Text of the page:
If 1917 saw Sam Mendes pay tribute to the life of his grandfather, Empire of Light exists in debt to the strife of his mother. It is her struggles with mental illness that inform the plot. As films, the two are worlds apart. This is not least owing to the latter’s status as Mendes’ first solo writing credit. In this regard, Empire of Light finds its director landing not quite as a duck to water. Yet, in a typically remarkable Olivia Colman, the film still offers worthy attention for very truthful pain. Visually, meanwhile, Mendes reputation remains untainted.
Colman’s role is that of Hilary Small, duty manager at the fictional Empire Cinema – the real Dreamland having sacrificed its name – in Margate, circa 1981. A gorgeous opening sequence follows Hilary into this Mecca of coastal period pleasure, Mendes screen blooming with every light coaxed into beam. Though seemingly content in her circle, Hilary wears all the hallmarks of suffocation by monotony. She takes lithium for her schizophrenia but this ‘marvellous stuff’ leaves her numb to the world and to the emotions of day to day life. A listless affair with her boss – Colin Firth’s rather pathetic Mr. Ellis – hardly helps. It’s not romance, it’s a daily hand job on the basis that Ellis’ wife ‘won’t even make me a cup of tea’.
The arrival of a new employee at the Empire has promise though. This is Michael Ward’s Stephen: smooth, modern and thoroughly charming. He’s a hit, particularly with wide-eyed, doleful Hilary. At unlikely speed, two become one and passing glances become lustful trysts in the disused upper rooms at the Empire. More unlikely still, however, is the relationship’s hope of survival. He’s a black Briton in Thatcher’s Britain and repeatedly blocked from university because of it. She mistakes pleasure with medical stability and opts to break from her tablets in a tragic bid to feel once again. It’s not a promising mix.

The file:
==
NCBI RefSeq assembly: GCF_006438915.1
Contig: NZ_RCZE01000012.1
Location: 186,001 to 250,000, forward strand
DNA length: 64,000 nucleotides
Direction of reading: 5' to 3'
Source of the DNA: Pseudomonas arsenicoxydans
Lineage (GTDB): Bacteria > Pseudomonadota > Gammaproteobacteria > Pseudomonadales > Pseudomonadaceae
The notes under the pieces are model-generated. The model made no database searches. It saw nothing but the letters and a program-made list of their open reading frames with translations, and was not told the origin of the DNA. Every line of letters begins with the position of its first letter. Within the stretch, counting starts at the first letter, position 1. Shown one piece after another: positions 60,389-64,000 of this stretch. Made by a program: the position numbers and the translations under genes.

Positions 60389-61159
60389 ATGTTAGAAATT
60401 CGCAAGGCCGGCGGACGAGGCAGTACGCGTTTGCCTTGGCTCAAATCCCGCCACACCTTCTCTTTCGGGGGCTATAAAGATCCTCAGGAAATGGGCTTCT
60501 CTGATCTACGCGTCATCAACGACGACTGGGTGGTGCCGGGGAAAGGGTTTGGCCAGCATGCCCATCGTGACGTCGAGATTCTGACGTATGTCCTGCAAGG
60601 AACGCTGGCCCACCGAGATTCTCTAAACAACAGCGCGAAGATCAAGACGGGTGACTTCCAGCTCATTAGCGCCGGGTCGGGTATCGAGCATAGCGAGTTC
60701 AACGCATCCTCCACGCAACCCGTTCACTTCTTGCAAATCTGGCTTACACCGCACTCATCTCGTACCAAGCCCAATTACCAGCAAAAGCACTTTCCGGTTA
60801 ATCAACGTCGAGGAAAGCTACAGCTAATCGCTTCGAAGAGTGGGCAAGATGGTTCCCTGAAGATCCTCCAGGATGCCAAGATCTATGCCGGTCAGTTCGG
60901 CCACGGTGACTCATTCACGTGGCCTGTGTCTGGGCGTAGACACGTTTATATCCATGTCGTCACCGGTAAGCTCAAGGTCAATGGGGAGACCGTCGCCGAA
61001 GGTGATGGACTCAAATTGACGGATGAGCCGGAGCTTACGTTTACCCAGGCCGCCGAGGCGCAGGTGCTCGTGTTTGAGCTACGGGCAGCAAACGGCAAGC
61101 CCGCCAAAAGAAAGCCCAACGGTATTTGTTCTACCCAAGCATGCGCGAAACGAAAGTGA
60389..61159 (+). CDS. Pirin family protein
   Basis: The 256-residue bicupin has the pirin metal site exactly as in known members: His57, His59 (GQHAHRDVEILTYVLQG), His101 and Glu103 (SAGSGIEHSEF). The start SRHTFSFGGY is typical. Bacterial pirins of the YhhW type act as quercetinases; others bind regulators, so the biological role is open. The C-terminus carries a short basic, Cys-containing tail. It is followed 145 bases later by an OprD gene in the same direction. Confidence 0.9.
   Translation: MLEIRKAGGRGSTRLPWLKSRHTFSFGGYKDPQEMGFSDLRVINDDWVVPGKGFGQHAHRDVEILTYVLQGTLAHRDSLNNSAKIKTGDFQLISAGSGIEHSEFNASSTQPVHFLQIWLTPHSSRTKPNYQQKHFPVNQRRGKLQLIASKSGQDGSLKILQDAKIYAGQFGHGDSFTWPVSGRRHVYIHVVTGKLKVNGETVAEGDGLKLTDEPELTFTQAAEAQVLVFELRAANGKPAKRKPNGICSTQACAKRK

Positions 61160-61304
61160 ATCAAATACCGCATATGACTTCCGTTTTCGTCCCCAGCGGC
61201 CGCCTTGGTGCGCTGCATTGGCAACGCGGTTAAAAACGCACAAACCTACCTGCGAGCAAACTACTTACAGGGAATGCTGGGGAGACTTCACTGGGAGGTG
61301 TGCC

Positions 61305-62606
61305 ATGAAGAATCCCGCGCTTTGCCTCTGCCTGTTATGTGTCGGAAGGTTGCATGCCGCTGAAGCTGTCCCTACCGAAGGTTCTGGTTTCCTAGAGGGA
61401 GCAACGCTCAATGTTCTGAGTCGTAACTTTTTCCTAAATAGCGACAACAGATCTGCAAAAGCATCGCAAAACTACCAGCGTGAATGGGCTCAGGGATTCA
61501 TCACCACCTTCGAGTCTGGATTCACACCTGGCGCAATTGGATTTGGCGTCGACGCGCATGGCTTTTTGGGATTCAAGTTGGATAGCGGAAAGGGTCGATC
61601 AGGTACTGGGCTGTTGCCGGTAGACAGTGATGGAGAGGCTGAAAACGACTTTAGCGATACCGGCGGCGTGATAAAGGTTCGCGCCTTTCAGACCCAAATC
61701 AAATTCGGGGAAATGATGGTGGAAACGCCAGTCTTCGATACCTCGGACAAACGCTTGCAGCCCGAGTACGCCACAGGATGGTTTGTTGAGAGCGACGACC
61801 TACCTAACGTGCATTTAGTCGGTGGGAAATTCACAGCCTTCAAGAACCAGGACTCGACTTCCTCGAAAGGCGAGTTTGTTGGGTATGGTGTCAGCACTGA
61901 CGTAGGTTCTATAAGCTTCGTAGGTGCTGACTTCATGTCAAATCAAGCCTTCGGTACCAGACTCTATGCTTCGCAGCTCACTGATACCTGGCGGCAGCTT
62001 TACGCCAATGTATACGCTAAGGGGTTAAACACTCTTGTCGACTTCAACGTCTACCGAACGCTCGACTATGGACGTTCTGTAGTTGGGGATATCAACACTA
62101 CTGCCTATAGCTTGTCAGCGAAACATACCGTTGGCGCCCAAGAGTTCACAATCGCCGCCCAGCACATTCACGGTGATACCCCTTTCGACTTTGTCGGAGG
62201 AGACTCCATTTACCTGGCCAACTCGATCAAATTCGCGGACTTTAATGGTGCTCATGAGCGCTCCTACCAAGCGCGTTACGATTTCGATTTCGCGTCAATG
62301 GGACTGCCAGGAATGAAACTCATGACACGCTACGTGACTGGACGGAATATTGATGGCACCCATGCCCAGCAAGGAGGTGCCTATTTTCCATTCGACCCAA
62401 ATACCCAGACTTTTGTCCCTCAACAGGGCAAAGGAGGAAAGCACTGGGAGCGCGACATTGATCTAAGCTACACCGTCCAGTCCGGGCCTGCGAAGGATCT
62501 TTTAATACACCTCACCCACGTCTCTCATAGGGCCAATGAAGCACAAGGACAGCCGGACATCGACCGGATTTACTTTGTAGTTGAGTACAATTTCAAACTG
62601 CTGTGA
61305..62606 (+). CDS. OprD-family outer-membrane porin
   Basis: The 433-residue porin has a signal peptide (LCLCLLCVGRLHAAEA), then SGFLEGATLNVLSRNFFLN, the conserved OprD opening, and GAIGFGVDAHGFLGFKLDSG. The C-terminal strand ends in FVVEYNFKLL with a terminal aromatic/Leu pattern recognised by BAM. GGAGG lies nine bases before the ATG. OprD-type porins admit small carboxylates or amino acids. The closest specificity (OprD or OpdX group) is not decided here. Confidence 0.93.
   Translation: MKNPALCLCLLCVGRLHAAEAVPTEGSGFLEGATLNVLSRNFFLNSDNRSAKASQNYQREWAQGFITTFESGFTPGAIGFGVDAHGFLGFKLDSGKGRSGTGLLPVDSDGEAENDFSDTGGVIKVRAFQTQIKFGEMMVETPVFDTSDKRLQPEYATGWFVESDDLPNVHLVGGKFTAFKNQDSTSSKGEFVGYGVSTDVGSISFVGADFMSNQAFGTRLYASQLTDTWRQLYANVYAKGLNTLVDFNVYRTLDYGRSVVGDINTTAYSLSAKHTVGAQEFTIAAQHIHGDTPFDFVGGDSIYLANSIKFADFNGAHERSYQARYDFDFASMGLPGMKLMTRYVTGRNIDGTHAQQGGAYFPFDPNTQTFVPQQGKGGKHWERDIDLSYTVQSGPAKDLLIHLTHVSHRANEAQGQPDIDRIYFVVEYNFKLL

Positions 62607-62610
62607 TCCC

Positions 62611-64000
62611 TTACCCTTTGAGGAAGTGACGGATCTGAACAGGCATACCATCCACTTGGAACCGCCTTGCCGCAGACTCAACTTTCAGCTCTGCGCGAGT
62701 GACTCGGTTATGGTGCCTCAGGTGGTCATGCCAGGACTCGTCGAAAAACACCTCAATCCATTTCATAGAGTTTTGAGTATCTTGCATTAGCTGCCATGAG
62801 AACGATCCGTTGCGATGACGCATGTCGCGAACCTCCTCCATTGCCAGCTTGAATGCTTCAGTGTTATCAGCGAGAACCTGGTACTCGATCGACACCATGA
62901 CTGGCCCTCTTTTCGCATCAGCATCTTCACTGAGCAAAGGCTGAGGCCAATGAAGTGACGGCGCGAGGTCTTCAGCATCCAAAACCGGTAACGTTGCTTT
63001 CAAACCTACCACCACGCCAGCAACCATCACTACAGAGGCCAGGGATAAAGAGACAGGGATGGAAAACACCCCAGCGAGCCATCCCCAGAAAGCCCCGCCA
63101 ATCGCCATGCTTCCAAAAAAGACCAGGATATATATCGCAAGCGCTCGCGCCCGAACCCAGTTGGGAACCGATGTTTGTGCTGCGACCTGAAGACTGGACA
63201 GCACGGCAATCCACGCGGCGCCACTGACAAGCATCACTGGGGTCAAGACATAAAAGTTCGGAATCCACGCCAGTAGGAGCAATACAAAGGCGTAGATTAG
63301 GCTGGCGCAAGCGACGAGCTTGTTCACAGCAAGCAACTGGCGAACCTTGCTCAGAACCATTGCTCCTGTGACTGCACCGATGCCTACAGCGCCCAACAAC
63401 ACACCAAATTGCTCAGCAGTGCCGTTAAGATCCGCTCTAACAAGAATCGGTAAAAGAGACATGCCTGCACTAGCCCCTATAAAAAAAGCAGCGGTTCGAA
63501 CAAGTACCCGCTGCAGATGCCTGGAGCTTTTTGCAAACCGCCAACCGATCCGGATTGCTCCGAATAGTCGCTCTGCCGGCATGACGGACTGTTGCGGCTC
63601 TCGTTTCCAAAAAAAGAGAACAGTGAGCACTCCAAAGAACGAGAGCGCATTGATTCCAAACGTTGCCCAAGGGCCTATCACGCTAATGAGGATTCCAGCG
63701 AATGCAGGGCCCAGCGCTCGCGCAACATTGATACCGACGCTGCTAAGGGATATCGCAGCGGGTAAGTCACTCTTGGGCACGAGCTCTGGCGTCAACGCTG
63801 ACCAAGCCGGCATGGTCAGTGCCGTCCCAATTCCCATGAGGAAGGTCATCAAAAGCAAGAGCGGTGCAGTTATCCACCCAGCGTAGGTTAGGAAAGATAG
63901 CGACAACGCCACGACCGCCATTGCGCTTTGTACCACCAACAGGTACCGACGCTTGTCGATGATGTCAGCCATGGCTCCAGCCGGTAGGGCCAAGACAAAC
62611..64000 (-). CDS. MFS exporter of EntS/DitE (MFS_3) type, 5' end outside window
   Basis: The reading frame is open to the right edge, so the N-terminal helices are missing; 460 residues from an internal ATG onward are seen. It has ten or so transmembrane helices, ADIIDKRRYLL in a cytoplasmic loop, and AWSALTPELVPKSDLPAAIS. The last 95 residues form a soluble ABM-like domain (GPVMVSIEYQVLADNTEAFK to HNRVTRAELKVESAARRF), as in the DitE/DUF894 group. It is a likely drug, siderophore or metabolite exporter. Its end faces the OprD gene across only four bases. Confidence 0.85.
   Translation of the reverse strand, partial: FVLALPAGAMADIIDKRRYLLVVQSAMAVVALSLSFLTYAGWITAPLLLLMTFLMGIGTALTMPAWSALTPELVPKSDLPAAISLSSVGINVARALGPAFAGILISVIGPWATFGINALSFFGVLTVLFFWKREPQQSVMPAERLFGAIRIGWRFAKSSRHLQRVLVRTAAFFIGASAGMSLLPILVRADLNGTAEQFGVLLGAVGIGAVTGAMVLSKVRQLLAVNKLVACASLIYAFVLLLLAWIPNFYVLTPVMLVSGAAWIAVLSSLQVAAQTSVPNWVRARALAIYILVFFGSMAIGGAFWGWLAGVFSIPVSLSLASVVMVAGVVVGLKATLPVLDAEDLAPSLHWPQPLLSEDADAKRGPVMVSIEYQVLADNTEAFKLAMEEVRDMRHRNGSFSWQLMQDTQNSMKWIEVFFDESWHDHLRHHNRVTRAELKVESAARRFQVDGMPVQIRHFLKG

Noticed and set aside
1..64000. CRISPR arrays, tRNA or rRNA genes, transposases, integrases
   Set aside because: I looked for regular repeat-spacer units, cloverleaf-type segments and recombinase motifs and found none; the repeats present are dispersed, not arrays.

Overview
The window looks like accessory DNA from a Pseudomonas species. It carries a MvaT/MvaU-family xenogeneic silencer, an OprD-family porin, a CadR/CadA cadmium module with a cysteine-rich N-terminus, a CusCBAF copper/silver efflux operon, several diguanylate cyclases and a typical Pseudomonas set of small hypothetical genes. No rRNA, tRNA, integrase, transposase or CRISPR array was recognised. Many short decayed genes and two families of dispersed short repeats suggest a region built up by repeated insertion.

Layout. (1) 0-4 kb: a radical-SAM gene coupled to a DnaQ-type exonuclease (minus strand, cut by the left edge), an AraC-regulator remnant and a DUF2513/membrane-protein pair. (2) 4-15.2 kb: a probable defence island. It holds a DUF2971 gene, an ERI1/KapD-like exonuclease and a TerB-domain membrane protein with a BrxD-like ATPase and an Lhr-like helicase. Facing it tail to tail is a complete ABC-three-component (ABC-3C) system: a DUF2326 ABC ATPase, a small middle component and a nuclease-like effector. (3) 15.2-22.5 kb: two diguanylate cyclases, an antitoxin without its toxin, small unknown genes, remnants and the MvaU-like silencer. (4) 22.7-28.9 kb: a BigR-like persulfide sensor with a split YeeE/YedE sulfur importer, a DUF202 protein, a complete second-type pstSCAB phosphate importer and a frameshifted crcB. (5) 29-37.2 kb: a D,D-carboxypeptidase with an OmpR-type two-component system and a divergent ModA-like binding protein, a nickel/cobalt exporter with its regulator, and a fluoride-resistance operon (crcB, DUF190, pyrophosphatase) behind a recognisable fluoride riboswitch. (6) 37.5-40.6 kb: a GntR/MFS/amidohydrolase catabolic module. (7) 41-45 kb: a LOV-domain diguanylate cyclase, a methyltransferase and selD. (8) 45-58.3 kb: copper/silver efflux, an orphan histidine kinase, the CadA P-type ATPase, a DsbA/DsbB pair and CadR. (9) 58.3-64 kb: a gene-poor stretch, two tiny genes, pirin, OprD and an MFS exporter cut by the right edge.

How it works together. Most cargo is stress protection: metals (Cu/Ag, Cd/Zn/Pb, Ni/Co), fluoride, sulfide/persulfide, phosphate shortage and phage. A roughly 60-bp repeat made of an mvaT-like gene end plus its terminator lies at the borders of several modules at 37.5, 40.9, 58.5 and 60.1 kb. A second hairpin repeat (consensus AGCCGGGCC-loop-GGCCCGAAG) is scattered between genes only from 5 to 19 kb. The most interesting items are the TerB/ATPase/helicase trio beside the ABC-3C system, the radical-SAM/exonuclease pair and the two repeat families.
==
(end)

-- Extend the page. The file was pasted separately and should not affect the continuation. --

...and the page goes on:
While each is individually excellent, Colman and Ward never quite coalesce emotionally as Hilary and Stephen. A lack of natural chemistry compounded by ultimately flat writing. Unnecessary and awkward sex scenes hardly help, with little to differentiate between those Colman shares with Firth and Ward respectively. Each time, Mendes shoots obliquely and without passion. An odd misstep in an otherwise artfully framed film. Certainly, Roger Deakins’ lush cinematography makes for unfailing watchability. Much of the film’s aching romanticism exists solely in Deakins’ rose tinted photography and relationship with a bygone age. It’s an eye for nostalgia very much alive across so many once thriving English coastal towns.
Though seemingly central to all that occurs in the film, the Empire’s nostalgic value feels oddly untapped throughout. Only fleetingly do any of Mendes characters wax lyrical on the power of cinema, with barely any interest shown in the films playing on either screen. When it comes, the inevitable tribute to Cinema Paradiso feels rather perfunctory and just one element in a script that frequently appears lost in its own motions. Vast swathes of the film lack direction or a sense that Mendes knows where he is going. His is a script stronger in the line than the phrasing, with characters often bogged down in cliché and by peculiar life choices. Does anybody really quote Tennyson atop the roof of their workplace while watching fireworks with a colleague they’ve only known two days?
Perhaps it is an excess of concept and cause over substance that floors the film. Mental ill health is complex a subject enough without the addition of racism as a subplot. Though each is delicately handled, neither theme feels well enough explored to warrant inclusion. It’s a worthy attempt at an important conversation but superficial in the delivery and rather too wafty to resonate.